*Adobe’s report is based on data from 22.6 billion visits to retail websites. The vendor measures 80 percent of all online transactions from the top 100 U.S. retailers (a list compiled annually by Internet Retailer), which is more than any other technology company, Adobe claims.
November 21st, 2016 by Oren Smilansky
Forrester Research predicts that in the United States online sales will reach $112 billion dollars this holiday season, an increase of 13% from last year’s $99 billion.
One reason for this growth is that economic indicators are positive. Unemployment is relatively low, and so are gas prices.Online retail sales have grown faster during the first three quarters of the year than they did in 2015.
Another reason for the boom is that, this Christmas, it’s expected to be colder than it was last year, when the Northeast region hit record-high temperatures of almost 30 degrees above average. As a result, online sales for seasonal products–such as clothing and footwear, for instance–suffered. And, granted that the weather made it more enticing to get out of the house and do some real life shopping, that might have also factored into people’s decisions to shop at brick-and-mortar locations. Nevertheless, since 2008, the growth in online retail in the months of November through December have shown a steady year-over-year growth. In 2015, the nation saw an 11% increase in online sales from the previous year.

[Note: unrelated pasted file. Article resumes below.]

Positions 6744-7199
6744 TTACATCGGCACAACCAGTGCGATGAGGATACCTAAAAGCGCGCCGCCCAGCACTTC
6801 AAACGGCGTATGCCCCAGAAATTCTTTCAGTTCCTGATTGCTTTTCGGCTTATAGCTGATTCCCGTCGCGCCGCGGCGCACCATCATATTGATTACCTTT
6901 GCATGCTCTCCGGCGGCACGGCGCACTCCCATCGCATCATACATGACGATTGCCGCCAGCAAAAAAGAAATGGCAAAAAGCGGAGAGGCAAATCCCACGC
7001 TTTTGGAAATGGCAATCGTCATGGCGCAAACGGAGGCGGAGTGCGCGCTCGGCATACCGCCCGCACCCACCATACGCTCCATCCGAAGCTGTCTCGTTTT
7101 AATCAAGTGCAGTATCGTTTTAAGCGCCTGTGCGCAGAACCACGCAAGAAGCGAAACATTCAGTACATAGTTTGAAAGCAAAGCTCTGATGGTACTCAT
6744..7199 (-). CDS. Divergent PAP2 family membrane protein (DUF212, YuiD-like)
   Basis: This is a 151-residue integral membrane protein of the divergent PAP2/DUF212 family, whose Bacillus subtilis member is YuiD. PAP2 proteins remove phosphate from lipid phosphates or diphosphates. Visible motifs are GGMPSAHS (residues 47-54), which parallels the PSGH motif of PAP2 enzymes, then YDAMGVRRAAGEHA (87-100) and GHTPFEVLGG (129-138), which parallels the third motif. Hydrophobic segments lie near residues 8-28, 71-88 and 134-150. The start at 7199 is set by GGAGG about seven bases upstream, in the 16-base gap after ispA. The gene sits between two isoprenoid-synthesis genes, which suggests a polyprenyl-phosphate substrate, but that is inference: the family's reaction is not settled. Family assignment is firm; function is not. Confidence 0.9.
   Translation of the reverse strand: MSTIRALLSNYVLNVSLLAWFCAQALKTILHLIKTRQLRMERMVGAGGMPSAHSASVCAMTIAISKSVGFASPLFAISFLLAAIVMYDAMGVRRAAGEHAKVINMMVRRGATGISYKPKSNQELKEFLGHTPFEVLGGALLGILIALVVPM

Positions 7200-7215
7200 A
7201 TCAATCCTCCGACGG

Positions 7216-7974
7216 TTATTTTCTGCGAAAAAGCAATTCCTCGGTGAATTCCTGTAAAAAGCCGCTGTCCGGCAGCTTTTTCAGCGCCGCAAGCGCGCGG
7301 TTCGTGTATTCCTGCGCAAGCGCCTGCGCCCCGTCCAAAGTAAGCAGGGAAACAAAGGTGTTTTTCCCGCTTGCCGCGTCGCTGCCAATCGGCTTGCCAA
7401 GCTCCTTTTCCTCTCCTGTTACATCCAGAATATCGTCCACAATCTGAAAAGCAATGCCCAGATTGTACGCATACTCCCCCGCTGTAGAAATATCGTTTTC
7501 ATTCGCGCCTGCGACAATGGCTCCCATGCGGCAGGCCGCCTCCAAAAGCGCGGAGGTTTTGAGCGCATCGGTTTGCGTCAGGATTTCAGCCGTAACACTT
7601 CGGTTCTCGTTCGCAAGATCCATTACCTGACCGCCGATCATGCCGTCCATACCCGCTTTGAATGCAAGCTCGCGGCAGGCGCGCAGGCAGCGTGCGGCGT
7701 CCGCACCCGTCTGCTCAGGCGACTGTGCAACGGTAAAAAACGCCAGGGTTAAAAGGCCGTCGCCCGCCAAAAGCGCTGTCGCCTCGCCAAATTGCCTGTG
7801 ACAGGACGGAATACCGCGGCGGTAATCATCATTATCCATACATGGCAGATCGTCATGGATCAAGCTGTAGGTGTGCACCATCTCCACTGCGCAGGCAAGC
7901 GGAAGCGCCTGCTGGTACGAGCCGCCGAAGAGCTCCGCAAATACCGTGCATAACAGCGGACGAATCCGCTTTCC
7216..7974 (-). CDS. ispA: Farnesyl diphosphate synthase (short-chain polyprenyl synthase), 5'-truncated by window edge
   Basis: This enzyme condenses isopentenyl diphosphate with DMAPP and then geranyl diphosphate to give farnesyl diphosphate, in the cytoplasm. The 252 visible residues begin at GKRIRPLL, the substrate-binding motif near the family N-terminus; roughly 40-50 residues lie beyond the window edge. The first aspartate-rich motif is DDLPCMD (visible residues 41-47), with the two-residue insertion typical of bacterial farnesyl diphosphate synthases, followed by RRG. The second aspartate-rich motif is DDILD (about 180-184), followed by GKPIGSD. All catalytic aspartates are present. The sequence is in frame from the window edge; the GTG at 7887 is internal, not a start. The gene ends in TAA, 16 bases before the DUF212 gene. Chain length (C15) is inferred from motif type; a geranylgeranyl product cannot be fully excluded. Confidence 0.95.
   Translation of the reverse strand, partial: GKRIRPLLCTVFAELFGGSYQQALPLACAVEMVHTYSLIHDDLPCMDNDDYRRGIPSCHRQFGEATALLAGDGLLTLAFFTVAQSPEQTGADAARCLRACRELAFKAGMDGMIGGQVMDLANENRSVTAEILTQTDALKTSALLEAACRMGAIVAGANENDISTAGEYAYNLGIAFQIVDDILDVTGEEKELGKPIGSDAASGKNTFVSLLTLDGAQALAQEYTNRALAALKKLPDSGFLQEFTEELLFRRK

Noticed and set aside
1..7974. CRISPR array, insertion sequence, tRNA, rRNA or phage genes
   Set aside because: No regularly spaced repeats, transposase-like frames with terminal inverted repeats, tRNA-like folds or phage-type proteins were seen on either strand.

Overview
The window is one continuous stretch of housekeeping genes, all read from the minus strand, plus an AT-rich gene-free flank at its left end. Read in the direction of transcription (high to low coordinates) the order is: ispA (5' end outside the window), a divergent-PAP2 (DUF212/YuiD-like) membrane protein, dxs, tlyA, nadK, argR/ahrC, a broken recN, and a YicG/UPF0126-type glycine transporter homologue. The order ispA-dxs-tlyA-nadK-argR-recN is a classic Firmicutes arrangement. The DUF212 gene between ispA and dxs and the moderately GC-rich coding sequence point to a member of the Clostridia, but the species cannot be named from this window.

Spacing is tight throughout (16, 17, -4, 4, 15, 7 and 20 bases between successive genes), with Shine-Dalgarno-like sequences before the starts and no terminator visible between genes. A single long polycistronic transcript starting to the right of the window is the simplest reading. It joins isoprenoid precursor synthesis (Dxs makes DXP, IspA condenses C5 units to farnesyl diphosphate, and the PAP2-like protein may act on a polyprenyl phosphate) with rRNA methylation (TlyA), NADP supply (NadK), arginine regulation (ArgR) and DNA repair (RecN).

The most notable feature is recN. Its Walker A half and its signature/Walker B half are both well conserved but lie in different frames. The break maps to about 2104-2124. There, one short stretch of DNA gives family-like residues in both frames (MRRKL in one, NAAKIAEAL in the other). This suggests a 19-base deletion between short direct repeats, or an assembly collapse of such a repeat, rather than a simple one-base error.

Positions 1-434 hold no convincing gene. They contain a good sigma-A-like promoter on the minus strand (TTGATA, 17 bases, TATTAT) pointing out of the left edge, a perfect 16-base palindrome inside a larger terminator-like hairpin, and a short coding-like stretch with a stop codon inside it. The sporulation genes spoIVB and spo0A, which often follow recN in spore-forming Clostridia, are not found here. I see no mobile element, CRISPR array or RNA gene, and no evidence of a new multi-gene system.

Forrester’s data shows that customers are starting to shop earlier this year, prior to November, which means that retailers have had to prepare holiday marketing collateral sooner than they normally would. Unfortunately, this won’t translate to an overall increase in sales–it simply means that people have begun to tap their budgets and plan their purchases ahead of time.
The data also indicates that more people are using their mobile devices to shop this year. In 2015, roughly 30% of online buyers used their mobile phones, while this year, that number has grown to 40%. While smartphone commerce represents only a small fraction of online retail sales, its influence on offline purchases is estimated to be in the trillions.
November 17th, 2016 by Sam Del Rowe
51 percent of consumers have experienced a security incident in the past year, according to a report from account security provider TeleSign. These incidents include having an account hacked, a password stolen, or personal information otherwise compromised. Moreover, the report found that nearly a third of consumers value their online life at $100,000 to priceless, and 55 percent consider businesses to be primarily responsible for ensuring the security of their accounts.